IMF gives go-ahead to $506.4 million loan tranche

The IMF board also approves changes in Net International Reserves targets for two quarters


Shahbaz Rana June 26, 2015
The IMF board also approves changes in Net International Reserves targets for two quarters. PHOTO COURTESY: THE TIMES

ISLAMABAD:


Amid calls for quick and decisive action on energy and taxation fronts, the International Monetary Fund (IMF) on Friday approved the release of a $506.4 million loan tranche to Pakistan, ending the relatively easy part of the three-year bailout programme.


The decision to disburse the next loan tranche was taken by the IMF Executive Board in a meeting in Washington after it approved the seventh review of Pakistan’s economy for the period of January-March of the outgoing fiscal year. This paved the way for release of the eighth loan tranche of $506.4 million that will be made available to Islamabad next week.

In September 2013, the IMF had approved a three-year Extended Fund Facility amounting to $6.6 billion. With the fresh approval, the IMF’s total disbursements since September 2013 have come to $4.1 billion.

With the approval of the seventh review, Pakistan has crossed the midpoint. So far, the focus of the IMF remained on quantitative targets. The IMF now wants to shift to critical structural reforms.

Read: Bailout programme: IMF, Pakistan relation enters deeper waters

The IMF board also approved changes in Net International Reserves (NIR) targets for two quarters. The IMF counts the NIR by excluding all foreign currency reserves related liabilities.

Pakistan had met all the conditions for January-March period and like the sixth review, it did not require any waiver from the executive board this time. However, in first five reviews, the IMF gave ten waivers to keep the bailout programme on track, as the government’s performance remained mixed in areas of reducing its budgetary borrowings from the central bank and building foreign currency reserves.

The government also met the indicative target on social spending under the Benazir Income Support Programme, while the indicative target for federal tax revenue was missed by a small margin.

Pakistan has made encouraging progress towards improving its economic resilience, and imbalances continue to be addressed, said IMF Mission Chief to Islamabad, Harald Finger. The mission chief said these achievements are presenting a welcome opportunity to reinforce the recent stability gains and to make further inroads on the structural reform agenda.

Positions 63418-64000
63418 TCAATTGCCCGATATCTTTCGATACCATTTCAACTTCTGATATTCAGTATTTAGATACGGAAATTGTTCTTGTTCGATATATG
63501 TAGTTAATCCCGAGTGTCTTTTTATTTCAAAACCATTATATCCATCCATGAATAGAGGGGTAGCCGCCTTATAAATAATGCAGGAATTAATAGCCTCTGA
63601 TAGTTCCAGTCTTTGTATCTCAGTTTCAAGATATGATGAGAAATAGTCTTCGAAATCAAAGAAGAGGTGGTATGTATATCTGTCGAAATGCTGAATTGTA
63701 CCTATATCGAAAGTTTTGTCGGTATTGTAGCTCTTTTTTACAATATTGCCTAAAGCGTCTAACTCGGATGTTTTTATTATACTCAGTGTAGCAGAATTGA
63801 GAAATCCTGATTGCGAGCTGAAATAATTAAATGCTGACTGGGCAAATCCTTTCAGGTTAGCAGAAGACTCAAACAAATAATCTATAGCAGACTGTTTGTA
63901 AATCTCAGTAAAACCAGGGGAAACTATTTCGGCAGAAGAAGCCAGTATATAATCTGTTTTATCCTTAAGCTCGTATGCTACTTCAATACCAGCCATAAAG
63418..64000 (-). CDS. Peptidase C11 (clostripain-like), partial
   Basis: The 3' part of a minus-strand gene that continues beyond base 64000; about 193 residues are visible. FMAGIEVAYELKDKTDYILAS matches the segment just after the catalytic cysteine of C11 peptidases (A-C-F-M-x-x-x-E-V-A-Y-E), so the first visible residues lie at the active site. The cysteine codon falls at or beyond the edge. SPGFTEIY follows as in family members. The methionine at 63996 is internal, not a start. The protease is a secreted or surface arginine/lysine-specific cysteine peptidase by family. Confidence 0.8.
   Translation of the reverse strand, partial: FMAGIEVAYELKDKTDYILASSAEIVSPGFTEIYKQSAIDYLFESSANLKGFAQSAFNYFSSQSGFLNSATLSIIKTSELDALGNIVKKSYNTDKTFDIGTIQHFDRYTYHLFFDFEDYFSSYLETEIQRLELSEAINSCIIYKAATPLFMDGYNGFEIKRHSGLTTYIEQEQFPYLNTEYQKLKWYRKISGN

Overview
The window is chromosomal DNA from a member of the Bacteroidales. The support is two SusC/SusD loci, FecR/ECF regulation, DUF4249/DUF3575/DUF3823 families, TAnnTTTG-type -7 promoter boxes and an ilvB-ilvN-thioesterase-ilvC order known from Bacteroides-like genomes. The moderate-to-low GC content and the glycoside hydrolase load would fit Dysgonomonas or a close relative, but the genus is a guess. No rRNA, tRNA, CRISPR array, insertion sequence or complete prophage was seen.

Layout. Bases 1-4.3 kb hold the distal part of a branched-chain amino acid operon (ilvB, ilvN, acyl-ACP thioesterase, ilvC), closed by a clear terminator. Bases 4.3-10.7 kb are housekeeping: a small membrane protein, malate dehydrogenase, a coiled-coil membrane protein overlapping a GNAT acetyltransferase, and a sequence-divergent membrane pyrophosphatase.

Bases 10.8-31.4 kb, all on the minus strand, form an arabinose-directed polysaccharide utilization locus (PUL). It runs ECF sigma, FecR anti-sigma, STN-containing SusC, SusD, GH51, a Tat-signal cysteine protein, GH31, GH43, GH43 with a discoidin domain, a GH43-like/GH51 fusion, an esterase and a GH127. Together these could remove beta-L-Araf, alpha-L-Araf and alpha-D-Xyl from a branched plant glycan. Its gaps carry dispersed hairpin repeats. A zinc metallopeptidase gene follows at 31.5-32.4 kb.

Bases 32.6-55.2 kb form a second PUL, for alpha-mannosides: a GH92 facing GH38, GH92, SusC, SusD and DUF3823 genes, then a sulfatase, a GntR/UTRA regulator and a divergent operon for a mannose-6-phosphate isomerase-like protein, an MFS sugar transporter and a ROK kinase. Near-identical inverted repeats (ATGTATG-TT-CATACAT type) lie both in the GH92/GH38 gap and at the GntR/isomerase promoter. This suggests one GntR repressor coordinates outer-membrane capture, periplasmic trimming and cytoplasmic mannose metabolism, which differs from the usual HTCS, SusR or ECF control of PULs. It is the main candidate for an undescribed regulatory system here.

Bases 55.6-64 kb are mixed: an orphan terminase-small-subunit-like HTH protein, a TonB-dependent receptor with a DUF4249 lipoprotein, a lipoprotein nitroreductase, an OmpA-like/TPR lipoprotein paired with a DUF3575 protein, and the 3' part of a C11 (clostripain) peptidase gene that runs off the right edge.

Read: Pakistan's economy has improved, says IMF

While placing emphasis on undertaking structural reforms in the remainder period of the programme, Finger said, “important elements will include quick and decisive implementation of energy sector reforms, broadening the tax base, restructuring of state-owned enterprises, and improving the business climate.”

The government’s performance on energy and taxation fronts remains discouraging, as it has failed to undertake much-needed reforms in these areas. This also delayed disbursement of $900 million loans by the World Bank and the Asian Development Bank.  The delay in implementing energy reforms is costing the country roughly 2% of its Gross Domestic Product every year.

The IMF said it now wants Pakistan to take decisive action to improve tax affairs. For the outgoing fiscal year, the IMF and Pakistan had agreed on Rs2.810 trillion revenue collection target for the Federal Board of Revenue.

After the 2014 budget, the government introduced five mini budgets to levy roughly Rs360 billion additional taxes – the highest ever taxation in a single year. Yet the FBR has miserably failed to hit even the revised target of Rs2.605 trillion. The FBR is expected to close the fiscal year by collecting around Rs2.575 trillion, according to the FBR’s officials.


Published in The Express Tribune, June 27th, 2015.

COMMENTS (1)

the Skunk | 6 years ago | Reply Well done loaner and loanee (person receiving a loan)! What has Pakistan to show for all the loans taken is ZILCH. After so many years of International financial assistance, if Pakistan is still a humongous economic, political, and social mess, then why is IMF, WB, ADB, NOT refusing to lend money? This simple question begs an answer. Thanx, Ramadan Mubarak, and Salams
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